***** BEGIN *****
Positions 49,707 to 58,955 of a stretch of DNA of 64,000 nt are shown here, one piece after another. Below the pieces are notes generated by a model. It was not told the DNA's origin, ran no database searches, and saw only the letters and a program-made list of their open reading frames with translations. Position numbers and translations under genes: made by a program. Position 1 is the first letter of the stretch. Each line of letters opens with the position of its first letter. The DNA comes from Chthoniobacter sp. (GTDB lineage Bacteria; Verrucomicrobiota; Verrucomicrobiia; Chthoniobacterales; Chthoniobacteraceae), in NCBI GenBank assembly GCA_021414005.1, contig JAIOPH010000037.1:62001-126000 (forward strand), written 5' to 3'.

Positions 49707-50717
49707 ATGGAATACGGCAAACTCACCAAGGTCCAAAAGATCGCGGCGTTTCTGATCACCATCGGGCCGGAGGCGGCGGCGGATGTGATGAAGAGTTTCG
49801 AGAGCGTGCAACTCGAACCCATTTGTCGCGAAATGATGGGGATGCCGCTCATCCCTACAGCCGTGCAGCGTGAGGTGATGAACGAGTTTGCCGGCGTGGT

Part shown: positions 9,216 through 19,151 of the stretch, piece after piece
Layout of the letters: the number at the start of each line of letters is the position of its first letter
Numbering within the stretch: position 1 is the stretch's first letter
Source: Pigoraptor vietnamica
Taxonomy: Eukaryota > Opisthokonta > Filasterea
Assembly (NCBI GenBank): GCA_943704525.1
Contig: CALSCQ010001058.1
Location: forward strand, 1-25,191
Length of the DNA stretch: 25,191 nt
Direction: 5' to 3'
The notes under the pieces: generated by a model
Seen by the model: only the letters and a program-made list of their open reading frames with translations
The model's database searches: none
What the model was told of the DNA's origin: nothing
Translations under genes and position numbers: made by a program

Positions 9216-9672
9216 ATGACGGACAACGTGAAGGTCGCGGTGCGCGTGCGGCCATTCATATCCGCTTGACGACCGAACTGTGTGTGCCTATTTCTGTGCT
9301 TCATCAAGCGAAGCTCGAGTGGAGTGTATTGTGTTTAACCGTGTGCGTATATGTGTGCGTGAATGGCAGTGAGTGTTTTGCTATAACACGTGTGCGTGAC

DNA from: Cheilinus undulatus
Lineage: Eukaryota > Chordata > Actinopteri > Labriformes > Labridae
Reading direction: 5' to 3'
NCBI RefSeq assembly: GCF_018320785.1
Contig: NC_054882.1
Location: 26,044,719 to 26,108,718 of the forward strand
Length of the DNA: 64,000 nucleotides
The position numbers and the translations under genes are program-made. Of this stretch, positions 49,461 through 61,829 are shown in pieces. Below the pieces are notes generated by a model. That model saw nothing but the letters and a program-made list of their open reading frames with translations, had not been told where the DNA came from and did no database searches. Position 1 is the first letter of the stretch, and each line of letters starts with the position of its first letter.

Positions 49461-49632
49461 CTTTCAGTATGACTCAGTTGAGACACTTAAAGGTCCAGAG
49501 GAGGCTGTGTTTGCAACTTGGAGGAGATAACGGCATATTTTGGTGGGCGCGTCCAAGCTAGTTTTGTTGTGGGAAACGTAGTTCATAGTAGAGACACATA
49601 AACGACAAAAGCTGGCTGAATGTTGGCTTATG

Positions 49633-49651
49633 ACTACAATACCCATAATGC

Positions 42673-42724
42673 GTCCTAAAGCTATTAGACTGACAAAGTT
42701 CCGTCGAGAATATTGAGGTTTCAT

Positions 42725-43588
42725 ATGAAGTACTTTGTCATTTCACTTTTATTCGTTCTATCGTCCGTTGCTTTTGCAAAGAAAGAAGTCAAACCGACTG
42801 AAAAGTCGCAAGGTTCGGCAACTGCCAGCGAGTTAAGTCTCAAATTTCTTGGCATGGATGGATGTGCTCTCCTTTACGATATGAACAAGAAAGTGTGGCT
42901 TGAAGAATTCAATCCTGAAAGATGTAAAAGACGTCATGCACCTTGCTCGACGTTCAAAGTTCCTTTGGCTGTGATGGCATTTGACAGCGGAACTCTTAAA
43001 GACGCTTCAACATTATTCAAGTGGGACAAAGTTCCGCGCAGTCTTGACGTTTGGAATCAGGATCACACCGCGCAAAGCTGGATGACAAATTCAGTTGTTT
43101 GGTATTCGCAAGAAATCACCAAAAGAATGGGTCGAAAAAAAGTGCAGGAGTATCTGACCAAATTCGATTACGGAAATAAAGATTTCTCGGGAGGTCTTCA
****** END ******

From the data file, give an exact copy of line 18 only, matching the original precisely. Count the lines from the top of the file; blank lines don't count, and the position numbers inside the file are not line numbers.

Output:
What the model was told of the DNA's origin: nothing